Looking Back 40 Years To The First Earth Day
Question: In the three or four years following the first Earth
Day in 1970, there was a tsunami of new environmental laws in
America. They governed clean air, clean water, endangered species,
toxic substances, pesticides, marine mammals, and what-have-you.
The EPA was created, along with the Council on Environmental
Quality and the National Oceanic and Atmospheric Administration.
How did all that happen? Hayes: Politicians had always viewed
environmental issues as narrow things of no great political
consequence. Sort of NIMBY issues. A big part of the reason
was that the groups that cared about wilderness didn't talk
with the groups that were trying to stop freeways from cutting
through inner cities, and neither of them talked to the folks
who wanted to stop the military from dumping Agent Orange on
Vietnam. Earth Day gathered up those strands, and dozens more,
and knitted them together in the public consciousness as "environmental"
issues. The nation was pretty startled when 20 million people
hit the streets. Congress, which had adjourned for the day to
go back to its districts, was blown away. Then that fall, we
targeted twelve members of Congress with terrible environmental
records as the Dirty Dozen. We defeated seven of them, including
a hugely powerful guy-the chair of the House Public Works Committee.
The Pork Committee. When we took down George Fallon, it was
clear that Earth Day was not just a walk in the park. Congress
began taking us very seriously. We built some unconventional
coalitions. A charter member of the Coalition for Clean Air
was Walter Reuther, the visionary president of the United Auto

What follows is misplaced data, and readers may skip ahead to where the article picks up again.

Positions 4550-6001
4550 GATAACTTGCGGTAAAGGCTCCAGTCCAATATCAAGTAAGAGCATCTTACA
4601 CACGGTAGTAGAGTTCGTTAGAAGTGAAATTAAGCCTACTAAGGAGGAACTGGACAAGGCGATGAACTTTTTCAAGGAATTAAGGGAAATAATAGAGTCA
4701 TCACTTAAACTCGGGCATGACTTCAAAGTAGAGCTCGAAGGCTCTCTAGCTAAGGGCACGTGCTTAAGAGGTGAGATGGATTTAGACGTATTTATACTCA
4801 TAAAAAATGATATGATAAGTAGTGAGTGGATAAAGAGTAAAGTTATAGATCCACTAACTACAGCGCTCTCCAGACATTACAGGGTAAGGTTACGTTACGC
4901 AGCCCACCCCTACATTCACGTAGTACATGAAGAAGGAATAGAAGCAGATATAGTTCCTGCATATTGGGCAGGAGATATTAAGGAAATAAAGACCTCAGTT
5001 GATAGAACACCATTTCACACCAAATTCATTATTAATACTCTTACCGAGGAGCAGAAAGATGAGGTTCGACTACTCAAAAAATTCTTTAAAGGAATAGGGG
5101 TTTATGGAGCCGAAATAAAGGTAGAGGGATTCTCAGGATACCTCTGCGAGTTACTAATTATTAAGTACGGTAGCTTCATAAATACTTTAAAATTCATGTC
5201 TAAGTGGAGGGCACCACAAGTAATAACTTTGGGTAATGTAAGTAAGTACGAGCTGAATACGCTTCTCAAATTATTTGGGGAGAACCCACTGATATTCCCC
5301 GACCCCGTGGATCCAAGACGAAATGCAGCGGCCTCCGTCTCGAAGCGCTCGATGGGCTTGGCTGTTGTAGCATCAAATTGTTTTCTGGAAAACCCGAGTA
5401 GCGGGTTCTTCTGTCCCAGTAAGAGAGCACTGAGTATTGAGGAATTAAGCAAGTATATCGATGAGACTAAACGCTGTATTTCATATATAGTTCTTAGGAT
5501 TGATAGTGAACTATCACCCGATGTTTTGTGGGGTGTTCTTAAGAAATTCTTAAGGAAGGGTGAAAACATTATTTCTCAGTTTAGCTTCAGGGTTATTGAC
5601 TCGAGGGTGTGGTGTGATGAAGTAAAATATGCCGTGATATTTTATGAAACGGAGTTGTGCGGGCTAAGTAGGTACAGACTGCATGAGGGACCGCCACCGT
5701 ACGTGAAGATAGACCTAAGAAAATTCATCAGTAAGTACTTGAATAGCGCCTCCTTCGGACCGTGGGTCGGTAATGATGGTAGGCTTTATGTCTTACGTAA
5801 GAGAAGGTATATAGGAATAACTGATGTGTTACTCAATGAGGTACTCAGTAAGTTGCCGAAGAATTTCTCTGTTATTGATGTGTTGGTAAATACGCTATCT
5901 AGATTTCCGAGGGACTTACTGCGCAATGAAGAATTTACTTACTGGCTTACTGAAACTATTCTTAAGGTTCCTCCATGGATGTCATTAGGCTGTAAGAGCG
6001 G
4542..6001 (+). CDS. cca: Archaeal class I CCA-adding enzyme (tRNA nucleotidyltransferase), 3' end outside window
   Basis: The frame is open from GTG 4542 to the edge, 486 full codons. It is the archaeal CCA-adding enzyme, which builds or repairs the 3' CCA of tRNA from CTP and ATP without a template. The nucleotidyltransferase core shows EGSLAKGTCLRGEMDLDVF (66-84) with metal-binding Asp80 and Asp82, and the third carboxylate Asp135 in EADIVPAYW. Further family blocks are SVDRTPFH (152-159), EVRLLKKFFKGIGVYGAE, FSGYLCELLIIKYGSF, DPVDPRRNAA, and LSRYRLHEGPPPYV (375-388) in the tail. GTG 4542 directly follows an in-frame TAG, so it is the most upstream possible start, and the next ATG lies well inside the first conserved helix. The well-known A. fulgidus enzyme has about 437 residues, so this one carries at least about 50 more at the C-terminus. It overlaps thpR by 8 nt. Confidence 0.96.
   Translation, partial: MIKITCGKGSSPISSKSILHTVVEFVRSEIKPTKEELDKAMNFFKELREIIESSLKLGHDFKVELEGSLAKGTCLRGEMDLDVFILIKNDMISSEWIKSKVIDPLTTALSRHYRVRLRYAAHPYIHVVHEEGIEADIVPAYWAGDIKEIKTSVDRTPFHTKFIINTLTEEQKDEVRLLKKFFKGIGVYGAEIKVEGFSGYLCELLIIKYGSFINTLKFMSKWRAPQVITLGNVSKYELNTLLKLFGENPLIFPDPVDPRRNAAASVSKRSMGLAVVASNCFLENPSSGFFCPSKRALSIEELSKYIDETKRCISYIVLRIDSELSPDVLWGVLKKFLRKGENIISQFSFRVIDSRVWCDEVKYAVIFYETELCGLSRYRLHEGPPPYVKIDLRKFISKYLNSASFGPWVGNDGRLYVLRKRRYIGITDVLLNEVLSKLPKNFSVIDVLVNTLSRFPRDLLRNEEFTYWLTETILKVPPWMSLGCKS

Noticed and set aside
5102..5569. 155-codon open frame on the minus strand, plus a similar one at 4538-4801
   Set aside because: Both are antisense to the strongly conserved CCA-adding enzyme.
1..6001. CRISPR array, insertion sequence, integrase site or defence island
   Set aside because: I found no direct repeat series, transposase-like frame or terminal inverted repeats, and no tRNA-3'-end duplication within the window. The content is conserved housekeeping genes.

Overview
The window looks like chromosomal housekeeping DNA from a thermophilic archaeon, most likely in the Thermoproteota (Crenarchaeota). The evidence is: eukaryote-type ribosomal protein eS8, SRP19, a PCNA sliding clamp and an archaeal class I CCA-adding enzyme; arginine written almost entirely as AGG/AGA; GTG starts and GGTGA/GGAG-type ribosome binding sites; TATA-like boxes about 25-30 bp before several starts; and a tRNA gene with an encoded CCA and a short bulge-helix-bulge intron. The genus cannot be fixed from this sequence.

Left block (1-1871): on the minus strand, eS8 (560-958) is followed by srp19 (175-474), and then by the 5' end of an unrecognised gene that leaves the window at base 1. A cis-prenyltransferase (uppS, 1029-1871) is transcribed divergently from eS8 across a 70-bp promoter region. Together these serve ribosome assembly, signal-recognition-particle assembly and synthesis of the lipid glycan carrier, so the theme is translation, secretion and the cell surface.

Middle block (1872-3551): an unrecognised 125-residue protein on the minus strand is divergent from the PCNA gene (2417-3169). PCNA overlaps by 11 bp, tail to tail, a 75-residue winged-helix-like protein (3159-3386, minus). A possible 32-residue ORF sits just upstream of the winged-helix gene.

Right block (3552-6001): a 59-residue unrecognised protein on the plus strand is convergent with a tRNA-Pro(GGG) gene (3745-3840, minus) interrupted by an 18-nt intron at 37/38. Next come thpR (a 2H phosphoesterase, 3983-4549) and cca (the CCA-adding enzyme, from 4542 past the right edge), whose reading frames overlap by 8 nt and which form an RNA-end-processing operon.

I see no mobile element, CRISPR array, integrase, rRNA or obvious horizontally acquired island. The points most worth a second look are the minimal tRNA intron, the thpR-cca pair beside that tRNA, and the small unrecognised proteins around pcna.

Workers, the nation's largest union. Walter's presence at our
first press conference utterly changed the dynamics of the coverage
-we had instant credibility. And we didn't limit ourselves to
environmental arguments. When we defeated the Supersonic Transport,
we rounded up prestigious economists who testified that it would
be disastrous for the nation's balance-of-payments. We were
young and idealistic and unschooled in the ways of Washington,
and a lot of power brokers underestimated us until we ate their
lunch. It can be a huge advantage to be underestimated. We had
a great run. The laws passed between 1970 and 1974 fundamentally
changed the way America does business. Question: Was Earth Day
mostly about reigning in business? Hayes: That was a big part
of it. Environmentally, business in America in 1970 was very
similar to business in China today. Even if a CEO wanted to
be a responsible corporate citizen, he (and they were all "he's"
then) simply couldn't invest a billion dollars in pollution
controls to produce a product that was indistinguishable from
those of his competitors. His products would be priced out of
the market. Passing laws that created a clean, level playing
field for whole industries had to be a core focus of the 1970s.
However, there was also a critically important cultural dimension.
By 1975-and continuing to today-all Americans came to believe
that they had a "right" to a safe, clean, healthy
environment. When I grew up, no one seriously criticized the
steel mills and paper mills for the deadly stench they produced-that
was the smell of prosperity. Today, no one would tolerate such
conditions in an American city. Question: It's been about 40
years since you organized the first Earth Day. For the last
few decades, things seem to have slowed down. Some people say
the environmental movement has lost its momentum. What happened?
Hayes: The Republican Party, starting with the Reagan Administration,
began taking a strenuously anti-environmental stance...The Republican
"Southern Strategy" destroyed the prospect of continued
bipartisan support for the environment.
Denis Hayes coordinated the first Earth Day, April 22, 1970,
when 20 million people took to the streets and kicked off the
environmental movement of the last 40 years.